Thursday, March 09, 2006

(158) Love and Charity examinations

At 11.40 a.m. on February 10th 1999, I was rereading the incidents involving my original reading of Canto 26 of Dante’s Paradise and chapter five of Arthur C. Clarke’s book Chronicles of the Strange and Mysterious, these, of course, having occurred in 1988.

They are recorded here in the Part Two: The Narrative, Epilogues and Appendices
I was prompted to do this because a few days earlier I had begun reading Peter Benchley’s novel Beast (my wife and child habitually called me "Beast", and my uncompromising style of play in the 1986 London GLC Grandmaster tournament led to my being dubbed "The Beast" in the bulletin).

I noted that one of the main characters is Dr Liam St John.
St John had left Bermuda and returned several years later styling himself "Dr", although nobody knew in which subject he had obtained his doctorate.

Using this mysterious qualification he had managed to persuade the Bermudian Government that he should be appointed to a newly created position called Minister of Cultural Heritage. This gave him the right to inspect and claim any items fishermen acquired through salvage, where previously the finders themselves would have kept the stuff.

Accordingly, he is not much liked by the fishing community.

He is killed when the small submarine that he sends down to deal with the giant squid that is terrorising Bermuda is itself attacked by the creature.
(Sean Ingham and I had rejected the idea of using a small sub to look for a giant octopus for just this reason.)

Well, in Canto 26 of Paradise the temporarily blinded Dante is being examined in Love by St John, having been quizzed in the previous two Cantos on Faith and Hope by Saints Peter and James respectively.

He explains that love of God, from Whom all goodness emanates, is the supreme expression of love. This realisation has "dredged me from the sea of wrongful love…"

Thus he passes the exam, and his sight is restored.

As I flicked through pages to the BBC rang wanting to speak to my wife about possibly appearing on their current affairs programme Newsnight
that evening to debate the nature of sex and love with Professor Stephen Pinker, author of the neo-Darwinian defence of consciousness, How The Mind Works.

I had read this book about six months before, and in early February 1999, noticed its appearance as a paperback.

My wife was asked by a researcher how she responded to a few statements of Professor Pinker’s, and then they said that they would be ringing back later in the afternoon to confirm whether or not she would be needed.
Some hours later they called to thank her, but said that Marina Warner would be on in her stead.

At the end of the afternoon my wife got a call from Fiona Clark of the Royal Literary Fund, who had visited her on January 25th. The RLF assesses the merits of authors who approach it. Fiona had not been expecting a decision so swiftly, but was delighted to hear that she had been awarded a grant.

The same afternoon I called three chess publishers to tell them that we had set up a web site where we would be reviewing books.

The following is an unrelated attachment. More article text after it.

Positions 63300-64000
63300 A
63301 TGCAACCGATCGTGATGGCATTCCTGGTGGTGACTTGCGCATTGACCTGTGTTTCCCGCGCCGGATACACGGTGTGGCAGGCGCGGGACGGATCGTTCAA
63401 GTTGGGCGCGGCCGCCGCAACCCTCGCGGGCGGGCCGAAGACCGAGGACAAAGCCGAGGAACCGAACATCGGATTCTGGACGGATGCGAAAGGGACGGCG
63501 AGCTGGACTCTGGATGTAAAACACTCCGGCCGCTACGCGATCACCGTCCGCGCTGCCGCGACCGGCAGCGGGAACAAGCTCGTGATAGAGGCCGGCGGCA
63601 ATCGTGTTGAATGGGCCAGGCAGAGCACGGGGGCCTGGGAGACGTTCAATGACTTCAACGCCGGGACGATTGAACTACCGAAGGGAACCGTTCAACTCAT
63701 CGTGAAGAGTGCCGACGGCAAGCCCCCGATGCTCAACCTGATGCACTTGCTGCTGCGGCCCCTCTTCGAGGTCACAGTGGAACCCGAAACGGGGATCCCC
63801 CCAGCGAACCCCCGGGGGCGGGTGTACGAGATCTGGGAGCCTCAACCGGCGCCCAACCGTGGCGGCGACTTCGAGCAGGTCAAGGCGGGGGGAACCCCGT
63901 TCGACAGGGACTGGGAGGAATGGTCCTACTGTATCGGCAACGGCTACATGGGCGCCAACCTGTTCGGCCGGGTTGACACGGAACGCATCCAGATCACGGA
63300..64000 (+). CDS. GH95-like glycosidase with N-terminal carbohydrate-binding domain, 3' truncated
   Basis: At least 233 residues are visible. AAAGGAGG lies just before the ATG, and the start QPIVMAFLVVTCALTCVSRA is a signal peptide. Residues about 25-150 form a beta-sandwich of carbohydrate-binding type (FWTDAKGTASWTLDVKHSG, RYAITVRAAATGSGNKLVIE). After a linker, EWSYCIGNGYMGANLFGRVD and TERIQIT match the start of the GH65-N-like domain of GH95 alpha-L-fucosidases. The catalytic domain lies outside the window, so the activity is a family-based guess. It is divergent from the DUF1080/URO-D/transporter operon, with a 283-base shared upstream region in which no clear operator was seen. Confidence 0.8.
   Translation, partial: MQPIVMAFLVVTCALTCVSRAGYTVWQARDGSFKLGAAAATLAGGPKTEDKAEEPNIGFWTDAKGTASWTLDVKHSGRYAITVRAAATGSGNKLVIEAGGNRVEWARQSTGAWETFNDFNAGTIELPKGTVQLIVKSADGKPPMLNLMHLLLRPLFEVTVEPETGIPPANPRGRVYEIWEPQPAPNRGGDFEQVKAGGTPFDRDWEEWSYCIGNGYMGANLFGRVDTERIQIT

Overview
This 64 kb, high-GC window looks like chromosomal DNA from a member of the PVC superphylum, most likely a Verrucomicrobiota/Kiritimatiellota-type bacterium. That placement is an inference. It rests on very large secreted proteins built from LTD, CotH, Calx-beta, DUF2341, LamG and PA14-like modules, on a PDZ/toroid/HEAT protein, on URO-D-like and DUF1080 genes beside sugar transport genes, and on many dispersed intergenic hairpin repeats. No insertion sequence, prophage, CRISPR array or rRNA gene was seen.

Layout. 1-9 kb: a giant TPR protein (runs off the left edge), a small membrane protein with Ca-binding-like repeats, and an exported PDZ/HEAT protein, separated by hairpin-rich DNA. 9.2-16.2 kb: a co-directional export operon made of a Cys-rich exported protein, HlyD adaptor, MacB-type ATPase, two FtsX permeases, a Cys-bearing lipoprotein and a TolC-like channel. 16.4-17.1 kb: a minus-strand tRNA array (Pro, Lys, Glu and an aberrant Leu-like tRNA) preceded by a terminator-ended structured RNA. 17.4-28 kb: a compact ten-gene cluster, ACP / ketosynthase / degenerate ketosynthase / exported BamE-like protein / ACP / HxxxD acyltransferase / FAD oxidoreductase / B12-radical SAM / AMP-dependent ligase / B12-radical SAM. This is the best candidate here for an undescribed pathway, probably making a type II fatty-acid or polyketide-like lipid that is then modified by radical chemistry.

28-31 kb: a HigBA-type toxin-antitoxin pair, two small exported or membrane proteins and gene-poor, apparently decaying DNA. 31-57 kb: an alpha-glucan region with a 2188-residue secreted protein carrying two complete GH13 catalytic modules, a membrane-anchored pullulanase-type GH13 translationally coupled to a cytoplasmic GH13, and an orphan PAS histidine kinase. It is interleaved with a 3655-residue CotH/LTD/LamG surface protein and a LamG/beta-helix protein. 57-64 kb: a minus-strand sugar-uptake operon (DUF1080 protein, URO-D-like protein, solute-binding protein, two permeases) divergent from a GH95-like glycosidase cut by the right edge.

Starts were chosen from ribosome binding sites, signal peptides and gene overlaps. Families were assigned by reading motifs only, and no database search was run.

I asked them to send me gratis review copies of their latest titles, and two of them said they would whilst the third passed the decision on to somebody else in his firm.

That evening I rang a young man from Hitchin who had viewed my flat in Luton on February 7th. He had retained some doubts but said that he would let me have a definite answer on February 10th.
He now said he was concerned about the security of his vehicles and for that reason regretted that he could not take up the tenancy.
He worked in Information Technology for Inchcape, a company acting as agents for shipping companies.

His name was Gaven Love.
(This was his, now obselete, profile at LinkedIn -

At the end of Newsnight there was the scheduled debate, lasting at most four minutes.
This followed a short introductory piece where the presenter, Jeremy Paxman, pointed out that whatever Darwinism says about man’s origins and development, all of the basic units in society are held together by love.

Professor Pinker was challenged by Ms Warner "How do you explain Dante’s love of Beatrice?"
He responded "I don’t have to explain Dante’s love of Beatrice."

In the early evening I completed my reading of the three hundred and fifty page novel Beast.

On page 339 I noted the reaction of Marcus Sharp, a member of the crew of the Privateer, when the giant squid surfaces as it attempts to sink the boat and kill the crew.
This is the first time that it has shown itself to man in his native environment. Sharp is armed with an automatic rifle, but he is paralyed through his amazement:

"Shoot it, Marcus!" Darling shouted. "Shoot!" But Sharp stood agape, mesmerised, the rifle useless in his hands.

Soon after the squid is despatched (at the surface) by a sperm whale.

In The Search for The Giant Squid, Richard Ellis suggests that this is the same whale that earlier in the story had its calf taken by the squid.

It was the rare word ‘agape’ that caught my attention. I was uncertain when the last time was that I had come across it.
It made me think of the Ancient Greek word agape, pronounced "a-ga-pee", which I half-remembered as being some sort of devotion.

During the Newsnight discussion Paxman interjected a comment about the higher form of love, agape, which he pronounced "a-ga-pay".

Collins English Dictionary defines "Agape" thus:
adj. (postpositive)
1. (esp. of the mouth) wide open.
2. very surprised, expectant, or eager, esp. as indicated by a wide open mouth.

And then:
n. Christianity.
1. Christian love, esp. as contrasted with erotic love; charity.
2. a communal meal in the early Church taken in commemoration of the Last Supper; love feast. (Greek agape, love.)

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